Hip Hop Now
Here’s five acts doing their thing in the first installment of Hip Hop Now.
Chicago rapper Saba‘s new record Care For Me features Chance The Rapper on “Logout.”
From Everything is Fine, a collaboration between rapper/satirists Jean Grae and Quelle Chris, here’s “Zero.”
Tyler, the Creator stays weird and rhymes chicken nugget with fuckit on rap nugget “Okra.”
Dallas rapper Bobby Sessions lost his cousin to police violence and channels that energy into the controversial “Like Me.”
Rapper/actor A$AP Rocky samples Moby‘s “Porcelain” on “A$AP Forver.”
Aegyo – What the What?
You know how you and your significant other do the baby talk thing? Come on, you do it, admit it. Sometimes you talk to each other in a childish voice or make silly little gestures that you would never use at, for example, a business meeting or at the dentist. Well, this is a whole cottage industry in South Korea and they call it Aegyo.
Aegyo, a tool long leveraged by South Korean ladies to get what they want through sheer cuteness, has been leveraged by male and female K-Pop Idol groups to ginormous success. In fact, there are songs where one can do little cutsey gestures to the whole thing. Two popular aegyo anthems are The Gwiyomi Song and Oppaya, and there are videos aplenty on YouTube where folks of all ages and backgrounds vie for cringe-worthy cuteness. Some of these videos have millions upon millions of views. There’s even K-Pop Idol shows where folks watch each other express aegyo and react with howls of laughter.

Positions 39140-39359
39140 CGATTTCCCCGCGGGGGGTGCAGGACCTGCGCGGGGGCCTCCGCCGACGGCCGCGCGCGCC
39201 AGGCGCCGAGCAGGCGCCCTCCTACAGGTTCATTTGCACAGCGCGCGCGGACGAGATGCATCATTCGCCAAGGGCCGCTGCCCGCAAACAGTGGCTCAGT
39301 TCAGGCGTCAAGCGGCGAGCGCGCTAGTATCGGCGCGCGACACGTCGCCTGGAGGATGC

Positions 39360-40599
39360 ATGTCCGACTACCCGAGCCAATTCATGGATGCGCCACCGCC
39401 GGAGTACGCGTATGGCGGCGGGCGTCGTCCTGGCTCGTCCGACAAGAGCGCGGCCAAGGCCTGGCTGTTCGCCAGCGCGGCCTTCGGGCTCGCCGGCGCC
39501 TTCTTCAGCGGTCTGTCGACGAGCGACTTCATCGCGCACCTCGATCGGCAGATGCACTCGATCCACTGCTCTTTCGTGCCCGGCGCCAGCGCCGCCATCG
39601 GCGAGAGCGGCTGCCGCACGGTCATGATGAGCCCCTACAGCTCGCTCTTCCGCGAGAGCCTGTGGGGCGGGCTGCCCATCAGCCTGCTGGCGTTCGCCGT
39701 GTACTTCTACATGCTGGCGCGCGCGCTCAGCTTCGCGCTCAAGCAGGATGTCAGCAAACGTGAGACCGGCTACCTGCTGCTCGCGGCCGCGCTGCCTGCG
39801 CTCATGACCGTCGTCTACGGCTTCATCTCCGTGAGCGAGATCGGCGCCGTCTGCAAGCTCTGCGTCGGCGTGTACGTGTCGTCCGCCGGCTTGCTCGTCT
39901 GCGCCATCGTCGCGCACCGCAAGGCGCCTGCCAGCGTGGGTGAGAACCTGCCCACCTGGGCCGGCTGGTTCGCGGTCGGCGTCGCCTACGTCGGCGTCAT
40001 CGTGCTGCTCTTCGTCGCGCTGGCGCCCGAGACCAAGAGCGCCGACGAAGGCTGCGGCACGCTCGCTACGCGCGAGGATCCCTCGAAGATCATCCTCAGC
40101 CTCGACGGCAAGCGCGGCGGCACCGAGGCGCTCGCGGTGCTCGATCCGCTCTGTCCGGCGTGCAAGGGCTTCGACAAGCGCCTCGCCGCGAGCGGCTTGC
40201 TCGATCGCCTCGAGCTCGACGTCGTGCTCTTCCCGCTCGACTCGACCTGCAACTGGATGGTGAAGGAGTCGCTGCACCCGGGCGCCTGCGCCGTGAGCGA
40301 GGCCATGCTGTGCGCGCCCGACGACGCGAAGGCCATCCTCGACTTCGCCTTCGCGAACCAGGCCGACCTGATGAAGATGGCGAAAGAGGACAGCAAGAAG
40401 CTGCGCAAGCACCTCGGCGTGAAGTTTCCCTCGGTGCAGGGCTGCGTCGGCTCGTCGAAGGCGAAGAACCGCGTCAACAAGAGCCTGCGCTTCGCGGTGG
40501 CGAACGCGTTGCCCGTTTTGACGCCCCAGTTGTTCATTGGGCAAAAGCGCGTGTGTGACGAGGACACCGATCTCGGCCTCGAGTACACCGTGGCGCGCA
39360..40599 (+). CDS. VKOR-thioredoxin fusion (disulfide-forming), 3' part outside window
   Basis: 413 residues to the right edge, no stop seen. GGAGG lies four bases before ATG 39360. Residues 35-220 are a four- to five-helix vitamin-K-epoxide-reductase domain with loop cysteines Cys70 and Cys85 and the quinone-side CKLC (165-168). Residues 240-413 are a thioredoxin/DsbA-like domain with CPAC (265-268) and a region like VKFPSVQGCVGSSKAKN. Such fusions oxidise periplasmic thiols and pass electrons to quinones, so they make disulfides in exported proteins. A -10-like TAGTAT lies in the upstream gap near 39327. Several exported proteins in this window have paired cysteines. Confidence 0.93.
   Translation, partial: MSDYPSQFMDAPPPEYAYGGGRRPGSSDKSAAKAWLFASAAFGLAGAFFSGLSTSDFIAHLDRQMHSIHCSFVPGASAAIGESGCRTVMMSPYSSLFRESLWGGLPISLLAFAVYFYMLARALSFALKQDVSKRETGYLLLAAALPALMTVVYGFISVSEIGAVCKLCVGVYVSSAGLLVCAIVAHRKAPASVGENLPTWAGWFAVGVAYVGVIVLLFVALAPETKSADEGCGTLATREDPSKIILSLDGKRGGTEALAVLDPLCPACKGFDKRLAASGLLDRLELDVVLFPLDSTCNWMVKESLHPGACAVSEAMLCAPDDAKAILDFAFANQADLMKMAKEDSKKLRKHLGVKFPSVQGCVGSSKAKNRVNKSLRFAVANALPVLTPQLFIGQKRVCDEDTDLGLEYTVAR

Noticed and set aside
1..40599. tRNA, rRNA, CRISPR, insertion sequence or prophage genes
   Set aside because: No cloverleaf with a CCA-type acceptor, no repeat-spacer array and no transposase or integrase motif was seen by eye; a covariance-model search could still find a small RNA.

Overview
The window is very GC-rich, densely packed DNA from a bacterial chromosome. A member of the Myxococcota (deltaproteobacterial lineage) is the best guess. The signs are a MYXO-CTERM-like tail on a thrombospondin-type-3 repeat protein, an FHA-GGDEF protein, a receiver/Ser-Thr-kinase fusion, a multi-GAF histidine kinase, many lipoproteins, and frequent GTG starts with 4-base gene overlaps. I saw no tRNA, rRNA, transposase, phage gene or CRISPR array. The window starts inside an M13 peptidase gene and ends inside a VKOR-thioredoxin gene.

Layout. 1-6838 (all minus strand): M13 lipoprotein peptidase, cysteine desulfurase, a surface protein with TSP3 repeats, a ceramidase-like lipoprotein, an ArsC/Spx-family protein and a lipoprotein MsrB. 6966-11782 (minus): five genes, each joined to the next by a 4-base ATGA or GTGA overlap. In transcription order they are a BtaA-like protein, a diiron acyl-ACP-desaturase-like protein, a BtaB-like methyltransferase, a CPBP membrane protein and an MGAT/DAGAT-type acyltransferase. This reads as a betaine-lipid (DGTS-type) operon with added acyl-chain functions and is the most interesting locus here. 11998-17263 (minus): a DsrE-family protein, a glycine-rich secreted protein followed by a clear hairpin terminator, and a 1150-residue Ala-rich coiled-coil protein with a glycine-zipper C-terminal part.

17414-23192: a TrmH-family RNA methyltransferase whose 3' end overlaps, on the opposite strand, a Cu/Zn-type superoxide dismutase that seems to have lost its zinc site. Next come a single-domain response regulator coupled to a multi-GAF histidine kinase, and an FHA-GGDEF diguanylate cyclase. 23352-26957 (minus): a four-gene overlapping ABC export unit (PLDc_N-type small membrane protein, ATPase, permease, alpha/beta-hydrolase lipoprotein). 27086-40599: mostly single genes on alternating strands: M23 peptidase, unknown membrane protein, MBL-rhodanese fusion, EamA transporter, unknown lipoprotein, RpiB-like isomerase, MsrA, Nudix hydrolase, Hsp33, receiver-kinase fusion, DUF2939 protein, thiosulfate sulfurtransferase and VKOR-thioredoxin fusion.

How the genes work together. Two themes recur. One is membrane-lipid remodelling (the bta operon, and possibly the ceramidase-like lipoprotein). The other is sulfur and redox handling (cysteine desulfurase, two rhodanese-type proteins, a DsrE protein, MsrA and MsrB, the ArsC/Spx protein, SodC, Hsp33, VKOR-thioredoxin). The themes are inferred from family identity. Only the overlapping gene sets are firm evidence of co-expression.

Holy cow, the more I talk about this, the weirder it gets. Yet, I can’t look away.
Other cultures are jumping on the band wagon, too. Check out the videos below for some adorable examples.